If you spend enough time reading this blog, you will discover that I like Billy Stewart. Why did I buy this record? Not just because I like Billy Stewart. I bought it because he completely deconstructs the traditional arrangement of this Gershwin standard and reconstructs it in a way no one else has before or since. Listen to Sam Cooke’s take from his first single and you will know what I mean. (Trivia: Cooke’s take on “Summertime” was supposed to be the A-side, until radio stations started to get requests for the B-side, “You Send Me”. The rest is history, as the cliché goes.)
Getting Billy Stewart into the studio was no easy feat. He preferred performing in front of an audience where he could work/feed off the crowd and improvise per the mood of the house. Working off a lyric sheet, sticking to a backing track, take after take after take in the studio… those were not things Stewart wanted to do.
Producer Billy Davis found the solution. Davis had produced recordings with Stewart since 1962. After three years and several R&B hits, Davis had developed an understanding of what made Stewart tick as a performer. It was decided that for Stewart’s first album he would sing a number of pop standards from the American songbook in his own style, the aim to achieve crossover success on the pop charts. Supposedly, Davis’ instruction to the Chess studio band was “just follow whatever Billy does”.
This record is the result of that instruction. Davis let Billy Stewart be Billy Stewart, and the band followed Stewart’s lead to the hilt. Stewart’s radical interpretation of “Summertime” is nothing short of amazing. I talked about his technique in an earlier post; no need to cover it again. Here, Stewart is at the peak of his craft, an example of why kids with dreams of being a soul singer tried to imitate his every vocal trick. He pulls out every stop, but he never lets his singing overshadow the song. He never shows off; he interprets. He puts on a show and entertains, but never once does it feel forced or heavy-handed. Everything Stewart had learned in 20+ years of performing is on display. And the band manages to keep up. The result was Stewart’s biggest hit, making the top ten.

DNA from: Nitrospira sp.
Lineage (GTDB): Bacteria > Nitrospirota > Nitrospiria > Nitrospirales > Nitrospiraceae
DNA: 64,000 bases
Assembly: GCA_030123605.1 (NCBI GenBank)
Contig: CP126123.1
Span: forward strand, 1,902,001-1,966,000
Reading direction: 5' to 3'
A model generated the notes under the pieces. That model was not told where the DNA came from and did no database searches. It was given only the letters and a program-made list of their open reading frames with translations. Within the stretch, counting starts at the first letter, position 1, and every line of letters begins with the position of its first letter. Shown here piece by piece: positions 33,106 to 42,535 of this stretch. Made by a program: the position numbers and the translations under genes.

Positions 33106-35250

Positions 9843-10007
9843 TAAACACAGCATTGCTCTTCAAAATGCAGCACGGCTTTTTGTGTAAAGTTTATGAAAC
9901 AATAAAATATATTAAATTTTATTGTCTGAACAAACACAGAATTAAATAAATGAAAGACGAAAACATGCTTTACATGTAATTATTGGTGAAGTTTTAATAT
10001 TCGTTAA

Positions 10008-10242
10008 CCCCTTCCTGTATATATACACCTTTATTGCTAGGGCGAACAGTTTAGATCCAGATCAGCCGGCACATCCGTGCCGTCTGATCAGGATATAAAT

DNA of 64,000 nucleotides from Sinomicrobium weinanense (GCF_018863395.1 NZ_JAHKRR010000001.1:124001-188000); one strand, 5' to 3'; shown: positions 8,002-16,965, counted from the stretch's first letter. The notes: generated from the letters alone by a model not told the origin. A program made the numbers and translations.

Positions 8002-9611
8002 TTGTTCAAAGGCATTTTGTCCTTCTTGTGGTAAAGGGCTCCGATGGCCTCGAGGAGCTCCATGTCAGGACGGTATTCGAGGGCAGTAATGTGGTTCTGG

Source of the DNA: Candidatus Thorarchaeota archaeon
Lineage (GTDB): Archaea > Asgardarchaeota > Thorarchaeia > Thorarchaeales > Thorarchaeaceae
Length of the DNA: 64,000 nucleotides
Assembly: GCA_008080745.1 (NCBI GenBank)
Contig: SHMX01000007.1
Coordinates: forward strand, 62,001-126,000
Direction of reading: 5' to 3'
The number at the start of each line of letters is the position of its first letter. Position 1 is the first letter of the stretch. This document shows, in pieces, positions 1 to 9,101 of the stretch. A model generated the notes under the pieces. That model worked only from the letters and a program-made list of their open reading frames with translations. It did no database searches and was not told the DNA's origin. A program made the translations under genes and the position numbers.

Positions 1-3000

The one complaint about this record is trivial: it is too short, clocking in at 2:38. The song feels over before it has even started. To get the best feel for the song, one has to go to the 4+ minute version on the “Unbelievable” LP. A nice 30-second piano prelude warms up the listener, and there’s an interlude with a great sax solo and Stewart doing an tour-de-force of improvisation to set up the finale. The hallmark of a great song is one that you want to go on for an hour. Stewart’s take on “Summertime” should go on for an hour. Like the season, you never want it to end.
(P.S. The B-side, “To Love To Love” would have been a hit in and of itself. But don’t take my word for it. Just listen.)